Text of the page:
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Medical Devices

Oxford™ Meniscal Unicompartmental Knee System - P010014

Photo of Oxford™ Meniscal Unicompartmental Knee System - P010014This is a brief overview of information related to FDA's approval to market this product. See the links below to the Summary of Safety and Effectiveness and product labeling for more complete information on this product, its indications for use, and the basis for FDA's approval.

Product Name: Oxford™ Meniscal Unicompartmental Knee System
Applicant: Biomet Orthopedics, Inc.
Address: P.O. Box 587
Warsaw, Indiana 46580
(800) 348-9500
Approval Date: April 21, 2004
Approval Letter:

What is it? The Biomet Oxford™ Meniscal Unicompartmental Knee System is an artificial mobile bearing knee system that replaces one side of the knee joint. The system has three parts:

  • A metal curve-shaped part (femoral component), which a doctor cements onto the end of the thigh bone,
  • A flat metal ‘tray’ that is cemented onto the top of the shin bone (tibia), and
  • A plastic support (bearing) that sits on the tibial tray and joins with the curved femoral component.

The plastic bearing slides in between the tibial tray and femoral component, which allows this artificial knee joint to move.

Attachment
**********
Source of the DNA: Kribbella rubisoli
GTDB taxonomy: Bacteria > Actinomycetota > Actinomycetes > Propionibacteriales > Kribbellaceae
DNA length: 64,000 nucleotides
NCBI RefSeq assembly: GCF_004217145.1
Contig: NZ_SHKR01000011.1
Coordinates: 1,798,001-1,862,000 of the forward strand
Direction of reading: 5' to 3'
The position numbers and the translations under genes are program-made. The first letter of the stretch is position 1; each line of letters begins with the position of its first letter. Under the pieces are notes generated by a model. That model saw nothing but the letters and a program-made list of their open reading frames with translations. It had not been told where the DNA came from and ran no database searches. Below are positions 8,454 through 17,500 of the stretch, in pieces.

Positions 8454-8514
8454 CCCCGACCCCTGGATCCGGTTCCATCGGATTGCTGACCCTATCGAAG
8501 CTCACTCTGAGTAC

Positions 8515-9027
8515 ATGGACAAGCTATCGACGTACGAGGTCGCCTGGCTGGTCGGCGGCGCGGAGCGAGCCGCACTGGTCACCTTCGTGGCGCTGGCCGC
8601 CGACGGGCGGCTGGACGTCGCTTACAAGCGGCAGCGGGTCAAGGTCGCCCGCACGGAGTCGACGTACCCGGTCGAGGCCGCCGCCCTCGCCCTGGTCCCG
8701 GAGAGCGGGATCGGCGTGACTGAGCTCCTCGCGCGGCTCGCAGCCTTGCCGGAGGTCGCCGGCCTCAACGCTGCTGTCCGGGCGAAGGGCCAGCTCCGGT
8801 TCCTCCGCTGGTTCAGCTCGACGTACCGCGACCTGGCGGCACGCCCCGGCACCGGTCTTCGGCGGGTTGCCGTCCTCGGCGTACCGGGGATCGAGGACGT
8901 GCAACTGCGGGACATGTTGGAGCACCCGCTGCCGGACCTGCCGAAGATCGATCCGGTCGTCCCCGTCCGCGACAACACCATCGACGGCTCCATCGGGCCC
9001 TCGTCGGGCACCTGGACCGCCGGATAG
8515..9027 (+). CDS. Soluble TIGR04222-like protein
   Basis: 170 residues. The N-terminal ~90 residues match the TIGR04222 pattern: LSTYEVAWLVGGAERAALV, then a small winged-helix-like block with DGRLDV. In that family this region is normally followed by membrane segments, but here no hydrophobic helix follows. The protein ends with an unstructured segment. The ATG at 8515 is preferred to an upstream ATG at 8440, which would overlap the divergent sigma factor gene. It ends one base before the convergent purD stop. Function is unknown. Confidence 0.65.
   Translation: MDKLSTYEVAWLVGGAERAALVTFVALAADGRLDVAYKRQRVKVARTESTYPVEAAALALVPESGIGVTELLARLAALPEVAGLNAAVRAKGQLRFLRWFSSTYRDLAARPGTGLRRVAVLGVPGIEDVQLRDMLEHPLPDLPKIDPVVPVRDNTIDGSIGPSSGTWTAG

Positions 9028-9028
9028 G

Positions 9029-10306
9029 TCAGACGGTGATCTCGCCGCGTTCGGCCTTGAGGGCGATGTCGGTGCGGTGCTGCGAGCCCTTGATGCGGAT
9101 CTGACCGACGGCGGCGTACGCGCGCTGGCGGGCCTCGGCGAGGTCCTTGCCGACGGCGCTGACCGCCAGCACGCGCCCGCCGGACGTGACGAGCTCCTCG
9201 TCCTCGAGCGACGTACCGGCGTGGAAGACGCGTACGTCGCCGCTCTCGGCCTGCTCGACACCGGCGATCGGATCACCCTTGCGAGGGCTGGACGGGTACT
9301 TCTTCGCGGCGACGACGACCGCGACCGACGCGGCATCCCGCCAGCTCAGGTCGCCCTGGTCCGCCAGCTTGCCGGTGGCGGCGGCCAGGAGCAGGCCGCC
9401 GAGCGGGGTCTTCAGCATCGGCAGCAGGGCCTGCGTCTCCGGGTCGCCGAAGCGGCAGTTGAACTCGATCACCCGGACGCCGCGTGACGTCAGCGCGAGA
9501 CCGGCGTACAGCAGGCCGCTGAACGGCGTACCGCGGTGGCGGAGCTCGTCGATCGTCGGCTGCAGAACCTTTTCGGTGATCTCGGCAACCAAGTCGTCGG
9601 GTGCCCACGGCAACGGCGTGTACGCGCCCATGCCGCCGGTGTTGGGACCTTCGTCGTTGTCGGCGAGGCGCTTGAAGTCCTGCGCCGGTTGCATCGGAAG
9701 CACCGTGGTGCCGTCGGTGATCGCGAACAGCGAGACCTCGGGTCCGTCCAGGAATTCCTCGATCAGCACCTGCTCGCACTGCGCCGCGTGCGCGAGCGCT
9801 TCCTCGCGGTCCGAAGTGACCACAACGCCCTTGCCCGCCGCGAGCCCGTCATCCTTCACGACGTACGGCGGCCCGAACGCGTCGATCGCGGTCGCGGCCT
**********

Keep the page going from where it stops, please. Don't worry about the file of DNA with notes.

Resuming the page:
When is it used? A doctor uses this device in a patient who needs a partial knee replacement due to osteoarthritis or avascular necrosis that is limited to the inside (medial) part of the knee. Examples of osteoarthritis and avascular necrosis are:

  • wearing out of the joint due to age, and
  • lack of blood flow to the bone.

What will it accomplish? The Oxford™ Meniscal Unicompartmental Knee System will:

  • reduce pain by replacing the painful arthritic portion of the knee joint, and
  • restore movement of the knee joint.

When shouldn’t it be used? A doctor should not use the Oxford™ Meniscal Unicompartmental Knee System in a patient who has:

  • an infection,
  • rheumatoid arthritis (inflammatory condition that typically affects the whole joint) or other forms of inflammatory joint disease in the knee,
  • had a prior knee implant,
  • failed upper tibial osteotomy or post-traumatic arthritis after tibial plateau fracture,
  • damaged or missing ligaments in the knee,
  • disease or damage to the outside (lateral) part of the knee,
  • osteoporosis and the patient’s doctor believes it may affect the knee prosthesis,
  • disease or metabolic disorder (such as osteomalacia, vascular insufficiency, muscular atrophy, neuromuscular disease, or Charcot’s disease) that may impair bone formation and affect the outcome of knee implant surgery,
  • rapid joint destruction, marked bone loss or bone resorption visible on x-ray,
  • incomplete or deficient soft tissue surrounding the knee,
  • fixed varus deformity (not passively correctable) of greater than 15°,
  • flexion deformity greater than 15°, or
  • is unable to follow a doctor’s instruction.

Additional information: Summary of safety and effectiveness and labeling will be available at:

Page Last Updated: 09/04/2013
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